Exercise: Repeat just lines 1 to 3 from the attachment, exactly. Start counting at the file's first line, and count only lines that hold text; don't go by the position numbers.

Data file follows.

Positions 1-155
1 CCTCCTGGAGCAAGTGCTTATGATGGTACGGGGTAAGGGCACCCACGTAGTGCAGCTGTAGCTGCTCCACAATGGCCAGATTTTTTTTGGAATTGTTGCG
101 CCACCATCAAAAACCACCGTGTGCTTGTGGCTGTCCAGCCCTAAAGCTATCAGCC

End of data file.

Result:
Positions 1-155
1 CCTCCTGGAGCAAGTGCTTATGATGGTACGGGGTAAGGGCACCCACGTAGTGCAGCTGTAGCTGCTCCACAATGGCCAGATTTTTTTTGGAATTGTTGCG
101 CCACCATCAAAAACCACCGTGTGCTTGTGGCTGTCCAGCCCTAAAGCTATCAGCC